Geneologies as “heavily curated social constructions”

Tracking genealogies is both a popular hobby and big business. A sociologist argues that these genealogies are actually social constructions of our past:

In Ancestors and Relatives: Genealogy, Identity, and Community, Eviatar Zerubavel, a sociologist at Rutgers, pulls back the curtain on the genealogical obsession. Genealogies, he argues, aren’t the straightforward, objective accounts of our ancestries we often presume them to be. Instead, they’re heavily curated social constructions, and are as much about our values as they are about the facts of who gave birth to whom…

“No other animals have ‘second cousins once removed,'” Zerubavel points out, “or are aware of having had great-great-great-grandparents”; only people have the more abstract sorts of relatives necessary for a real genealogy. In the meantime, as categories for relatives proliferate and family trees expand, we accrue large numbers of ‘optional’ relatives. We construct our genealogies by choosing, out of a nearly endless array of possibly important or interesting ancestors, the ones who matter to us.

Those choices are highly motivated, and often obviously artificial. Because we want to stretch our family lines far into the past, we often “cut and paste” different branches, claiming, for example, a great-great-grandmother’s stepfather as one of our own ancestors, and following his line into the past. We “braid” ancestral identities together, emphasizing, as President Obama has, that we come from two distinct lines of descent (“a mother from Kansas and a father from Kenya”). Sometimes, though, the opposite impulses take hold. We might deliberately “lump” our diverse ancestries together, aiming to consolidate them, using a label like “Eurasian,” to lower the contrast (as Tiger Woods does when he refers to himself as “Cablinasian” — a combination of Caucasian, black, American Indian, and Asian). Or we might “clip” our family trees, obscuring their origins so as to preserve coherence and purity. That, Zerubavel writes, is what the Nazis did with Jewish genealogies: “Going only two generations back when formally defining Jewishness… helped the Nazis avoid realizing how many ‘Aryan’ Germans actually also had Jewish ancestors.”…

The point, Zerubavel writes, is that genealogies don’t all follow the same rules. Depending on what you’re trying to emphasize, you accept, reject, combine, or contrast individuals, families, and even whole ethnic identities. The most objective point of view, as Richard Dawkins has written, would probably hold that “all living creatures are cousins.” But genealogies are partial, selective, subjective, and social. They are as much about the present as they are about the past.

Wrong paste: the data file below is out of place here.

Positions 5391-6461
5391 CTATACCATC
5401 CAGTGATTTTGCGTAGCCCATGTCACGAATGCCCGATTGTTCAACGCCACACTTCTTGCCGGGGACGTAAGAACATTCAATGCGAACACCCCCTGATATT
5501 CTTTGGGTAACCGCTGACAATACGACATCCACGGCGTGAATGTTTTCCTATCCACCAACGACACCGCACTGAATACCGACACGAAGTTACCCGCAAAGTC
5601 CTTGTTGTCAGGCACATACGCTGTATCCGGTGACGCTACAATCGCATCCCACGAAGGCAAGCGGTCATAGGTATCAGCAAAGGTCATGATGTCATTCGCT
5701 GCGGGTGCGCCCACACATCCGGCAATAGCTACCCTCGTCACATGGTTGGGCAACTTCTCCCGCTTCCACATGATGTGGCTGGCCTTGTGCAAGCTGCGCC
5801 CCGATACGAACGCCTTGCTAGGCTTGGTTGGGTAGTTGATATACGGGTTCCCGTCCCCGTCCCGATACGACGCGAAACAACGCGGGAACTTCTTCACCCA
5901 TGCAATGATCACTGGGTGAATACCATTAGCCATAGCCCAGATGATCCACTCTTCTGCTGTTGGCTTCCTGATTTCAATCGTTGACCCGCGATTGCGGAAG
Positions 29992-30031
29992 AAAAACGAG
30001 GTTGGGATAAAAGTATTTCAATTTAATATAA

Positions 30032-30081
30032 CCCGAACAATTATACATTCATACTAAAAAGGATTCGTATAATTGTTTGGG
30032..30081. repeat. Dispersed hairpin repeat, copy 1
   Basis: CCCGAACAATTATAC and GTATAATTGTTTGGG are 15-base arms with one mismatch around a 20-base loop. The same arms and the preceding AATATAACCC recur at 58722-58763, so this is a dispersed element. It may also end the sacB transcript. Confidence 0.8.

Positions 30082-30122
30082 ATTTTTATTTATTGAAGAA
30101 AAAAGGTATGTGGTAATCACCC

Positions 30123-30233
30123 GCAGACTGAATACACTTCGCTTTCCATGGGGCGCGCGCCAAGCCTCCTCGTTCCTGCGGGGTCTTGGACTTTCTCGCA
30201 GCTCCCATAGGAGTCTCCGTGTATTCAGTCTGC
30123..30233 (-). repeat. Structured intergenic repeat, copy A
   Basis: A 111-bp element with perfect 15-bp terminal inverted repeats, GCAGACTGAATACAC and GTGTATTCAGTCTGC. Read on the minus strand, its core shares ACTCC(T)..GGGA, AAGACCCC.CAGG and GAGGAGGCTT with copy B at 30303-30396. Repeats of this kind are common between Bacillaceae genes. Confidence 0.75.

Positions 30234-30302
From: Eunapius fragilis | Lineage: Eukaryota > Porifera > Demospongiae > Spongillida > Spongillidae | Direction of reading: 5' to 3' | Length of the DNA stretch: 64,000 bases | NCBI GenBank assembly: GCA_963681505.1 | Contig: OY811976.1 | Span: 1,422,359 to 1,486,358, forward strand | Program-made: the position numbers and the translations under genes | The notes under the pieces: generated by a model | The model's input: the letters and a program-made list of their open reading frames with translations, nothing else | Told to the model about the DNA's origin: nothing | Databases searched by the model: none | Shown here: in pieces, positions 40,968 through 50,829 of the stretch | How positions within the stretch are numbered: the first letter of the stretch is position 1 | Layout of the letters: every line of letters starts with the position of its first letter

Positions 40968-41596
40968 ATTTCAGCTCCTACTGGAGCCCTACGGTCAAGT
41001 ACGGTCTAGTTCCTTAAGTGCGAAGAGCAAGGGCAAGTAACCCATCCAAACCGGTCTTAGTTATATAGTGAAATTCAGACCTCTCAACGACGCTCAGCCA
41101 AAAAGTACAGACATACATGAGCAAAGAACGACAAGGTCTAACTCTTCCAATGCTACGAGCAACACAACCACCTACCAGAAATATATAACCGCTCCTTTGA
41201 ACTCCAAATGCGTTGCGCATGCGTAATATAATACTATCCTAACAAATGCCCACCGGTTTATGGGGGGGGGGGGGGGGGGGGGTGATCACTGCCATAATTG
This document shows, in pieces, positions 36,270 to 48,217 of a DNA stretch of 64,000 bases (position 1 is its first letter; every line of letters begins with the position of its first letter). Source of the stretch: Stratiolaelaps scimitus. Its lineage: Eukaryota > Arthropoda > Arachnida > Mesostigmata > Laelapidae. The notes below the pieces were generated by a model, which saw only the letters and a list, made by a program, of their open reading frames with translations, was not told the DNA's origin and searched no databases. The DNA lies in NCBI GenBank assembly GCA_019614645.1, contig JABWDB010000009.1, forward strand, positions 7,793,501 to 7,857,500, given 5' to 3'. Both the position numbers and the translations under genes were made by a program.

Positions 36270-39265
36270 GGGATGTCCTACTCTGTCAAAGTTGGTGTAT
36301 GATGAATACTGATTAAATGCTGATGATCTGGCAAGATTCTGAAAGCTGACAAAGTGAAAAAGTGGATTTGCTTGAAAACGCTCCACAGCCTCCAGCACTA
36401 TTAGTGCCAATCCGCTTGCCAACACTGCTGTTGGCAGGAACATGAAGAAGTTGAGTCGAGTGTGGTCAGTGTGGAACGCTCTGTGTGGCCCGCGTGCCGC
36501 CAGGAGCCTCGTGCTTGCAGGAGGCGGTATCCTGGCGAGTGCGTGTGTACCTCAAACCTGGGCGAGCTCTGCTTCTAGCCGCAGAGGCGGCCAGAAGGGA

This isn’t too surprising: humans commonly pick and choose what we want to believe and then display to others. Could we argue that genealogies are simply another tool of impression management where we show our best (past) side to others and cover up the people we aren’t as proud of? This doesn’t seem that different than communities that cover up infamous parts of their histories or patriotic narratives that emphasize only the positives.

This reminds me of a high school history project I had to do. For my American History class, we had to make a poster out of our genealogies and there was a prize handed out to the person who could go the farthest back. Several of my family lines didn’t go more than four or five generations back but one of them had been extensively researched back to 46 generations and Alfred the Great, king of the Anglo-Saxons in the late 800s. Several things struck me then as odd:

1. I ended up losing out to a girl who could trace her family back 47 generations. Is this a prize-worthy objective anyway?

2. Who has the time and money to spend on tracing one’s family back 46 generations? Perhaps this doesn’t require to many resources these days with online resources plus what is often available at libraries but it still requires time.

3. Some of the family line was strange as I think one time it went through a cousin and another time for a daughter rather than a son. It seemed clearly set up to get back to people like Sir Francis Bacon and Alfred the Great.

But, for the day or two that my poster was up in the classroom, I could say that I could trace my family back 46 generations when most people could not.

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